Having a "sense of direction" might be an apt and illuminating way to describe the ability to navigate without a map, but it's really much more complicated than that—a mystery incorporating our entire neurological framework and that lately-in-the-news piece of our brains called the hippocampus. For Wayfinding: The Science and Mystery of How Humans Navigate the World, M.R. O'Connor traveled the globe in search for masters of GPS-less navigation to record their methods and traditions. She also interviewed biologists whose work demonstrates a connection between self-sufficient route-finding and brain health—especially in the hippocampus, where the foundations memory and storytelling are laid.
But that's not the world we move through. What happens as we become ever more reliant on devices that dictate our every turn? Here O'Connor explores the potential long-term effects of switching our brains off, and our phones on.
Finding Our Way Without GPS: How does the crutch of technology impact our mental processes?
by M.R. O'Connor
Market research predicts estimates that the worldwide number of GPS devices will grow to 7 billion by 2022. But for all their popularity, there are remarkably few studies showing how using these devices affects our perception, memory and experience when we rely on them to navigate. One of the first studies was in 2005 and showed that drivers who used GPS instead of a paper map remembered fewer scenes and landmarks from their route. A couple years later, researchers at Carleton University found that GPS rid drivers of the need to problem-solve and make decisions. And it’s not just using GPS while driving. Using the device while walking seems to change how users move through space: a 2008 study showed people using GPS to ramble made more directional errors than those who relied on paper maps.
In the last couple of years scientists have begun to use neuroimaging to see what is happening in the brain when we use GPS devices, particularly the function that gives us turn-by-turn directions. In 2017, neuroscientist Hugo Spiers at the University College London tested 24 individuals using GPS to navigate London’s Soho neighborhood. The results showed that using the devices essentially switched off an individual’s hippocampus, the part of the brain responsible for spatial mapping as well as episodic memory, our recollection of events from the past.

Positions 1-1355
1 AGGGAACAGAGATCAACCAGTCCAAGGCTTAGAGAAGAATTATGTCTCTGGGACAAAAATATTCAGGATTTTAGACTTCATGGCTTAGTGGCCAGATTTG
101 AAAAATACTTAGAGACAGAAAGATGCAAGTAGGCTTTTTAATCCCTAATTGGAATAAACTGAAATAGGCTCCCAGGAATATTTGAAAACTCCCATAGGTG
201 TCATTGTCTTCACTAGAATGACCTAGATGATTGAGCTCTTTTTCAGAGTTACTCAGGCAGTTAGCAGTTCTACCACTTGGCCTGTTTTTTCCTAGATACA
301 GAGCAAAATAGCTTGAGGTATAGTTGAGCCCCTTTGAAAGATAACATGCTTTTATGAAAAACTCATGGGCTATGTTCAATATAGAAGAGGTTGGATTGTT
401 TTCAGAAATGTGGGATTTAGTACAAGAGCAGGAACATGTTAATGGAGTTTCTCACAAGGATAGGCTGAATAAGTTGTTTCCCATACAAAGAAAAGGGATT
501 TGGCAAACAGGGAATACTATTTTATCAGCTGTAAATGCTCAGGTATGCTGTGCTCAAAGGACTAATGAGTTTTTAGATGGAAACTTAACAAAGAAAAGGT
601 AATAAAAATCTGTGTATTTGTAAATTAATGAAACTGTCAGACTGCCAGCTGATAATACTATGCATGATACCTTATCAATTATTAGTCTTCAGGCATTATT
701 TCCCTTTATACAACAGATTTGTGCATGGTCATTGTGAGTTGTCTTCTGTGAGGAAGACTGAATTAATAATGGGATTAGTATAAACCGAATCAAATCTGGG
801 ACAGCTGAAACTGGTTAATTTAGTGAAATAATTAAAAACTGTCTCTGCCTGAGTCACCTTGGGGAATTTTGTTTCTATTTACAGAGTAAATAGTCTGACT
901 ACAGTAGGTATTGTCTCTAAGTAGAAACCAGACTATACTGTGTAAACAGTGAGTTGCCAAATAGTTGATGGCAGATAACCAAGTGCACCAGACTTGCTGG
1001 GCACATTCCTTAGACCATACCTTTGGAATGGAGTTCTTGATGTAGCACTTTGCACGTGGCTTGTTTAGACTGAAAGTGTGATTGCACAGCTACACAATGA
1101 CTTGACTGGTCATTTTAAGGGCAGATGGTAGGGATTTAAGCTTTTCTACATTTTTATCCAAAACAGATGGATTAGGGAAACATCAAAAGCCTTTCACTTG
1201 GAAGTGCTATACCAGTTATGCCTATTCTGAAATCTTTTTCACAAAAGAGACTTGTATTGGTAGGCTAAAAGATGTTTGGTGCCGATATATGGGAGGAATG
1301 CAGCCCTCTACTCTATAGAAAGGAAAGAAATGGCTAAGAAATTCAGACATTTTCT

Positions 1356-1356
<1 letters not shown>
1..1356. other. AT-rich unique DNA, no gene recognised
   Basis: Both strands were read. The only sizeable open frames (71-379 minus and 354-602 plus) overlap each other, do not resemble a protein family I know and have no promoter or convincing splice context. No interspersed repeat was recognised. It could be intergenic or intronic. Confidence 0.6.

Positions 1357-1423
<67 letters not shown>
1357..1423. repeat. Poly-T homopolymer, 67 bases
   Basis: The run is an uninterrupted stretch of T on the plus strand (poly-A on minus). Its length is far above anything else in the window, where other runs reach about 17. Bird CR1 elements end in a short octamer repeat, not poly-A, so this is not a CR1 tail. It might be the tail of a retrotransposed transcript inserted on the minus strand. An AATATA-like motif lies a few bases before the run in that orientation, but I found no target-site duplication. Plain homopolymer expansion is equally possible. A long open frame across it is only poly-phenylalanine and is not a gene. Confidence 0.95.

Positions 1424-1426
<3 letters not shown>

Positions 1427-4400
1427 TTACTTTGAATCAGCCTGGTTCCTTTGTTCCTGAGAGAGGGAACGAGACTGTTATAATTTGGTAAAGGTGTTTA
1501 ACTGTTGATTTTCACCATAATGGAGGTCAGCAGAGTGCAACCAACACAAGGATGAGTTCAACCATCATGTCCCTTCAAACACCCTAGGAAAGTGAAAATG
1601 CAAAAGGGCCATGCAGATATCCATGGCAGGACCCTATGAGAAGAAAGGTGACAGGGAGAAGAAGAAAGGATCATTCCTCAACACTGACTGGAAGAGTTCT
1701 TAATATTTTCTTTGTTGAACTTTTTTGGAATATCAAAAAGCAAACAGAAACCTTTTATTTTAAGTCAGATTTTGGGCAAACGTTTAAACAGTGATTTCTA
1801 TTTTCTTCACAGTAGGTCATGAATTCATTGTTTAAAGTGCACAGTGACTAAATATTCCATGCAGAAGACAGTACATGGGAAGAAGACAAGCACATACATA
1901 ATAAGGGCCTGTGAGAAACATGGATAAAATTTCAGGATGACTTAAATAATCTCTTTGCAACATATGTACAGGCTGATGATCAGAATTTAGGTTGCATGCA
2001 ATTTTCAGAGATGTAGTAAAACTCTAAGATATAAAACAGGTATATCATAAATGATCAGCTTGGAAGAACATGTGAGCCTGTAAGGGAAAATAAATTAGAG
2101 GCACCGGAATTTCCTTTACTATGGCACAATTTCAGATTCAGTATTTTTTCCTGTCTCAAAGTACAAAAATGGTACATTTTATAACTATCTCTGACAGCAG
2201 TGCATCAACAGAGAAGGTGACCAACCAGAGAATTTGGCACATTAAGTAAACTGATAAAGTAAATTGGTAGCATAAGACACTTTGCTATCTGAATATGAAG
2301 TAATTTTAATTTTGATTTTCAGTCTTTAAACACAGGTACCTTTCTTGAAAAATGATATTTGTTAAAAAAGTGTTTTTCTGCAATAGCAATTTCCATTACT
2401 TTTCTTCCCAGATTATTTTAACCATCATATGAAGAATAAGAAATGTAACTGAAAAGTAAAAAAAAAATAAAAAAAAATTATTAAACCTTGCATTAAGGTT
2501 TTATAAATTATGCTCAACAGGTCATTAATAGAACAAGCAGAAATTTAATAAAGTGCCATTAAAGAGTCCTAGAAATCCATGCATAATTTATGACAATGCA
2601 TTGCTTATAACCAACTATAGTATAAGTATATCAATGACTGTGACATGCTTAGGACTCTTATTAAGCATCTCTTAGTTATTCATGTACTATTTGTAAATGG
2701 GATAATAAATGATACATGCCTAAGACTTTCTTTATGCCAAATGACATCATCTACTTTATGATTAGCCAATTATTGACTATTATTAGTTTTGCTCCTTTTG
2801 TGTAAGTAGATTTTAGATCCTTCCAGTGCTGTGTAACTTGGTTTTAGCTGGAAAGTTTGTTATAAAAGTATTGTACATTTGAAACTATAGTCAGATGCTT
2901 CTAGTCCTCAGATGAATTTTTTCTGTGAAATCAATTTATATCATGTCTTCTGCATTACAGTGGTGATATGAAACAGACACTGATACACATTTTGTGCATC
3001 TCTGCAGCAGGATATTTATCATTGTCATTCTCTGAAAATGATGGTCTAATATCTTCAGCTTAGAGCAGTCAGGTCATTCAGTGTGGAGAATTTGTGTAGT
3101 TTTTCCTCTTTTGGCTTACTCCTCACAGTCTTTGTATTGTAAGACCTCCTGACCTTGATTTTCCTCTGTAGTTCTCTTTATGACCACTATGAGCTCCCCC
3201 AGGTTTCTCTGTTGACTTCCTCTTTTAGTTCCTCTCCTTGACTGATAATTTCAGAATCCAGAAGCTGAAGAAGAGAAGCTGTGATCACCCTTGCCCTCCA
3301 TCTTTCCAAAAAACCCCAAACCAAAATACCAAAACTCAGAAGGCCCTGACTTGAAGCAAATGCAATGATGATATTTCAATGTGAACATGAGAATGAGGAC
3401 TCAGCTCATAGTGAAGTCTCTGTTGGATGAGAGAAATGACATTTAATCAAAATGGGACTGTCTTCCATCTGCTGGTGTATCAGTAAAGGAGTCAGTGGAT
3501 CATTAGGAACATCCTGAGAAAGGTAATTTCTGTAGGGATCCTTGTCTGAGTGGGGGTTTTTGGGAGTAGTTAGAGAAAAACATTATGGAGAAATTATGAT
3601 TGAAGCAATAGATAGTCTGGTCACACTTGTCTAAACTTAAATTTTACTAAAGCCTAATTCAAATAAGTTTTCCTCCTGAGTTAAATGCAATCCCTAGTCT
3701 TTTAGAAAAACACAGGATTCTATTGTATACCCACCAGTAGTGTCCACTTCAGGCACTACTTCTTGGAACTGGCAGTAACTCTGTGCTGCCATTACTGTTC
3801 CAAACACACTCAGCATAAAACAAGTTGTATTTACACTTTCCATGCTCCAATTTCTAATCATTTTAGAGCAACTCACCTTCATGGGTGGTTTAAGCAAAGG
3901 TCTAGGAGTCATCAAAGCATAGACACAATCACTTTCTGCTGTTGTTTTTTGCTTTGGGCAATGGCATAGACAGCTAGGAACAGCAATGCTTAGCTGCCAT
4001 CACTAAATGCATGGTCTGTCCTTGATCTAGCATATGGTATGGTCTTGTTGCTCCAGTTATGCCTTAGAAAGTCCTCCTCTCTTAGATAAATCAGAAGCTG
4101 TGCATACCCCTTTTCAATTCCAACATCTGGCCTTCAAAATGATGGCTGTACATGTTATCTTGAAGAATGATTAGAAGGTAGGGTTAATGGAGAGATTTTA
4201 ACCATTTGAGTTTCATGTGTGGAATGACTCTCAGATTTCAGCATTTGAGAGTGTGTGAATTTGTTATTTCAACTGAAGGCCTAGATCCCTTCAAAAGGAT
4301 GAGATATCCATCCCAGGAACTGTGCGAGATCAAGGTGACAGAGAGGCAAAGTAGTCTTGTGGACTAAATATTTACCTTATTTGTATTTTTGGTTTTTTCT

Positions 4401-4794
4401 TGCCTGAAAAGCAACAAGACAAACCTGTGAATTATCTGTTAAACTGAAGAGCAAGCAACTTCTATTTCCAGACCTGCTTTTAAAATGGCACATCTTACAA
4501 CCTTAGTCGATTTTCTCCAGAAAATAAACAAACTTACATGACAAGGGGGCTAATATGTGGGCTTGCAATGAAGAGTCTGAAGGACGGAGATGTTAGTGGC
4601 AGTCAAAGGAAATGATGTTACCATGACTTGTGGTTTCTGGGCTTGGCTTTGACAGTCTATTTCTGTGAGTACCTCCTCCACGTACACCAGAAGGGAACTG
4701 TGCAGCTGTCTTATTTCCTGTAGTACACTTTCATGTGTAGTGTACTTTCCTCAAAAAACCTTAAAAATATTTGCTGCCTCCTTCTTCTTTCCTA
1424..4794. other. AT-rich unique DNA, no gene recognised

The hippocampus is not only a crucial component of our memory, it is also the neural circuit that builds images of the future. The famous patient H.M., whose hippocampus was removed as an epilepsy treatment, found envisioning the future almost impossible. When asked what he was going to do the next day, he could only manage to say, “Whatever is beneficial.” Simulating the future involves fascinating mental gymnastics, recombining information from our semantic and episodic memory and shaping it into new mental representations. In a way, the human imagination is like a beacon that orients us, helping us to make decisions about where we want to go and how we might get there.
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In light of the hippocampus’s role in future imagining, what are the consequences of decreasing its activity? There are no studies as of yet showing what the long term effects of daily reliance on GPS have on the brain. But the more l learned about the hippocampus and its centrality to human identity and experience, the more I wondered whether continually using a device to tell us where to go could have existential consequences. Might it negatively impact our ability to construct visions of the future, dissolving tomorrow into blank spaces and disorienting us in a far deeper sense?
The best way to stretch the mind, according to the Harvard University landscape historian John Stilgoe, is to explore, preferably on foot and without electronic devices of any kind. GPS, in his view, is the enemy of exploration because to use it you have to know where you want to go beforehand, the opposite of discovery. Even getting lost is an opportunity in his view, one that allows the senses to come alive and heightens one’s capacity for observation. “I feel sorry for your generation,” he told me. “It doesn’t get lost much.” Navigation, as it turns out, may not be something that we excise from our cognition through technology without significant impacts, maybe even influencing our ideas of who we are and where we are going.
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